On this day in 1756, one of the most splendid Baroque palaces in history – the palace of Russian Empress Catherine near St. Petersburg – was completed.
This palace can still be seen ten miles south of that city, which was the imperial capital in Catherine’s time. At that time, there was a trend of building luxurious summer residences outside the major cities, so that the royal families could stay in the city during the colder part of the year, and closer to nature in warm weather.
The Catherine Palace was built in the town of Tsarskoye Selo (meaning “Tsar’s Village”). During the time of the USSR, the place was renamed Detskoye Selo (“Children’s Village”) and today it is called Pushkin, commemorating the famous poet Alexander Pushkin.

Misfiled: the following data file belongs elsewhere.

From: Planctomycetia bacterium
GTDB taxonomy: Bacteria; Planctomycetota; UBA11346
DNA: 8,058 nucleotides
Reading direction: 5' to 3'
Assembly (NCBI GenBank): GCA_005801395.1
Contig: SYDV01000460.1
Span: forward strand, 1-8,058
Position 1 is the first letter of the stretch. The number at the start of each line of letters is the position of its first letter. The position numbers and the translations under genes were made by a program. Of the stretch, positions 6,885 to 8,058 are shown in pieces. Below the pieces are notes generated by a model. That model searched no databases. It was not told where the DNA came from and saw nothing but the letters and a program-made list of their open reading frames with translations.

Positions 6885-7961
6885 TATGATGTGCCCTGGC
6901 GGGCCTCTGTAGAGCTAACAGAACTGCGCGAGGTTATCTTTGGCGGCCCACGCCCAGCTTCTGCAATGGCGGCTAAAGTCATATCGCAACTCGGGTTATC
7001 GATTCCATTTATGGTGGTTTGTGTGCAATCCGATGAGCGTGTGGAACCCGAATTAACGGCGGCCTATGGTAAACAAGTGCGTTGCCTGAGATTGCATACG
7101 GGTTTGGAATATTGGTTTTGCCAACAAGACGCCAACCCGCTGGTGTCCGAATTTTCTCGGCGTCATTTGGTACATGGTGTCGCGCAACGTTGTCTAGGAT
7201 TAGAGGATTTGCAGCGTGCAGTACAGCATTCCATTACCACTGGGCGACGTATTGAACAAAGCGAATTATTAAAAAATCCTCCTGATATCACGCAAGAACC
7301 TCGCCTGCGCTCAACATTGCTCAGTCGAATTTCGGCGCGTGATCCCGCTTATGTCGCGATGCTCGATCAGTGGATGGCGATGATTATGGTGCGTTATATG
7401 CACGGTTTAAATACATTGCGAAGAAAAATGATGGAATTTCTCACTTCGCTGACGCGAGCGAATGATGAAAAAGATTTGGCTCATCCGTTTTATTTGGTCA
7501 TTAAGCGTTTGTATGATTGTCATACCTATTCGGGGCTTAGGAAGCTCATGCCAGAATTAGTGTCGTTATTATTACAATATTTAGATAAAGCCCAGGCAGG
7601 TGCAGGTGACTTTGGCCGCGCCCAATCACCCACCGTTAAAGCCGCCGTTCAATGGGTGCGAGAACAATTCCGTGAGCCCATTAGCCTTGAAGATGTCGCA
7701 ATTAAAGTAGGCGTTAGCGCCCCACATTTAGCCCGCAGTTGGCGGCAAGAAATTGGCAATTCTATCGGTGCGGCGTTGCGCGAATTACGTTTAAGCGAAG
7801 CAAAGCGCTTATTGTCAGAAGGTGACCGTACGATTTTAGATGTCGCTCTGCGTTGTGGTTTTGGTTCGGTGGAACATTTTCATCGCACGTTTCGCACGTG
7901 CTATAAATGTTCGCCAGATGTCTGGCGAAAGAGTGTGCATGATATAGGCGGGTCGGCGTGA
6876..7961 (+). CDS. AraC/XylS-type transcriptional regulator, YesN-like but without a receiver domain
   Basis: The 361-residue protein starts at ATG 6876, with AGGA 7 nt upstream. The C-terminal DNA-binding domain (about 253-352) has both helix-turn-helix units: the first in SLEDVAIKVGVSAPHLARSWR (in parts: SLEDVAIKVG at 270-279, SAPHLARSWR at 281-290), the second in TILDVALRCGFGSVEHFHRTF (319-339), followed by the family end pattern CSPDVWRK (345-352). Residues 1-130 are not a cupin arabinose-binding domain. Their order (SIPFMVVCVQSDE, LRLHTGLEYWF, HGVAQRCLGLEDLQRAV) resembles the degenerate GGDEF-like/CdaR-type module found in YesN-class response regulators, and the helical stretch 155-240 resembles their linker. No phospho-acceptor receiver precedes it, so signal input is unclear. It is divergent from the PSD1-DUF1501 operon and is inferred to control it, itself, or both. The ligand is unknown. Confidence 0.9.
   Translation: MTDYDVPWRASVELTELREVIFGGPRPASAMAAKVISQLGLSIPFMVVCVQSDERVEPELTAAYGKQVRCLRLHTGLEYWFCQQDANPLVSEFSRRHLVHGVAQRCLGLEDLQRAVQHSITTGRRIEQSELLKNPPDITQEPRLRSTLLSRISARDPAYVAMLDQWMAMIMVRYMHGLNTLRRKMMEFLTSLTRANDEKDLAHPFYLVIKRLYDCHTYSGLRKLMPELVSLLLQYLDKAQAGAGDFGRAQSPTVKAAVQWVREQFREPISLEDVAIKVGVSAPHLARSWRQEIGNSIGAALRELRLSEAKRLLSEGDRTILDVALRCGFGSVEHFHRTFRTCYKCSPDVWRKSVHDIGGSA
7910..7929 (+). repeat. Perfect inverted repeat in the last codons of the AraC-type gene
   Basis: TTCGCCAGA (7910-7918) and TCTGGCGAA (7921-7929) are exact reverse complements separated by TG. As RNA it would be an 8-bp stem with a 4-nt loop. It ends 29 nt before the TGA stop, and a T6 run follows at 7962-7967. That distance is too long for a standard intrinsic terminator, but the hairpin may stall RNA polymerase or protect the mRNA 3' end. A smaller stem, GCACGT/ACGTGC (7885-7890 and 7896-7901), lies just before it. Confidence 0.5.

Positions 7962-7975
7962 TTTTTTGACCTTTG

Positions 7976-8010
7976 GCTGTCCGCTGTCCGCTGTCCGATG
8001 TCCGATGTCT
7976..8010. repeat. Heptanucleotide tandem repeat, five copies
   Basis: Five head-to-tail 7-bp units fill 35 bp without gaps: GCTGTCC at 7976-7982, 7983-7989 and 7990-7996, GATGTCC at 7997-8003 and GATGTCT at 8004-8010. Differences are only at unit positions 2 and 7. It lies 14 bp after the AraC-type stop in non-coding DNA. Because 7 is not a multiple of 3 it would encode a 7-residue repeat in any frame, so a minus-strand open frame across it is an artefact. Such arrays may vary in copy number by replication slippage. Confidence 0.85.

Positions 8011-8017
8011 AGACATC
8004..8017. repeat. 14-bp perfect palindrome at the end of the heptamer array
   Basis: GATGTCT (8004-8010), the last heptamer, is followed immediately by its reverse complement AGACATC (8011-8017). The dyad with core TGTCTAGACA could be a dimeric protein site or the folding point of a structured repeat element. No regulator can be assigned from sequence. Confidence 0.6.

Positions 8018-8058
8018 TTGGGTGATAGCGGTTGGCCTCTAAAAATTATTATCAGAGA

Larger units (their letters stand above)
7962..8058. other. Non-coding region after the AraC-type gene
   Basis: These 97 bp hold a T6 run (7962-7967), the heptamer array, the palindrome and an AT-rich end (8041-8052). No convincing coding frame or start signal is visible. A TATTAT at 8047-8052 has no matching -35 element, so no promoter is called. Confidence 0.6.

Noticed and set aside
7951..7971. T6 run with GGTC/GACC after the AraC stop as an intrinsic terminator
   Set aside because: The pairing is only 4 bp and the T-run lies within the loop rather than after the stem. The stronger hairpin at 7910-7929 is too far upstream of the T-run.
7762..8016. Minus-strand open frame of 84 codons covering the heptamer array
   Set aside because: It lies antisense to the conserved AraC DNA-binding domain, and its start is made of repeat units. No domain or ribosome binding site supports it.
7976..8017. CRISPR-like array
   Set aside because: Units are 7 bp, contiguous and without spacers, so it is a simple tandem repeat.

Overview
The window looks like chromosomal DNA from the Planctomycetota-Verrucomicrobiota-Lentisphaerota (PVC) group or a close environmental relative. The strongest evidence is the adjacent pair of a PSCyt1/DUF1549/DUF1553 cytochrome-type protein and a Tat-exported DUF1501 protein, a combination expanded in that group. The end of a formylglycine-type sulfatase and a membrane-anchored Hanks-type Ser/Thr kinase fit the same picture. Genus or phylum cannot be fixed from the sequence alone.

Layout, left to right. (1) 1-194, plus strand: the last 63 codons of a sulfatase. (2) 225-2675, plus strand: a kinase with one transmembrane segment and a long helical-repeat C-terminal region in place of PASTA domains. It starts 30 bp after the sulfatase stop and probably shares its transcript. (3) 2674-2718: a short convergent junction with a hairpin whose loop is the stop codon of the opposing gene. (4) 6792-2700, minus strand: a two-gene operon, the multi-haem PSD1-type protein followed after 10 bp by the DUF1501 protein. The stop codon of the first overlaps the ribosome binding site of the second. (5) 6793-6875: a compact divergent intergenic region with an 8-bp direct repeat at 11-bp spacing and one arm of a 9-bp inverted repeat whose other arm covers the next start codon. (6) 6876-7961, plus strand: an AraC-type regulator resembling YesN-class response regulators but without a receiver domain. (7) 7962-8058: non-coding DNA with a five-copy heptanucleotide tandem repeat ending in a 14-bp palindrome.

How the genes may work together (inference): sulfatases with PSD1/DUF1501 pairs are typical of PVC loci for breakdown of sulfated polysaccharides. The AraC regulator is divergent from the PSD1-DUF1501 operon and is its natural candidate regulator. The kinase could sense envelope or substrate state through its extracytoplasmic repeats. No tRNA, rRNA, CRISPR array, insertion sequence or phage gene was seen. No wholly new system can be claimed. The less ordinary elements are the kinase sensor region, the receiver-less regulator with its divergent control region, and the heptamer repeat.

Tsarskoye Selo could be reached from St. Petersburg relatively quickly by coach. The Catherine Palace is 325 meters long and about 100 kilograms of gold were used to gild the ornaments. Later Russian emperors used the palace as a summer residence, while in St. Petersburg they had their famous Winter Palace.
One of the greatest treasures within the palace was the so-called Amber Room. At one time the room was dubbed the “Eighth Wonder of the World” and it was crafted with amber, gold and mirrors.
When the Germans occupied the Leningrad surroundings during World War II, the Amber Room was disassembled and sent to the Third Reich. It is believed to be one of the most valuable individual treasures that Nazi Germany looted. The Amber Room was never found and its disappearance is one of the greatest mysteries in history.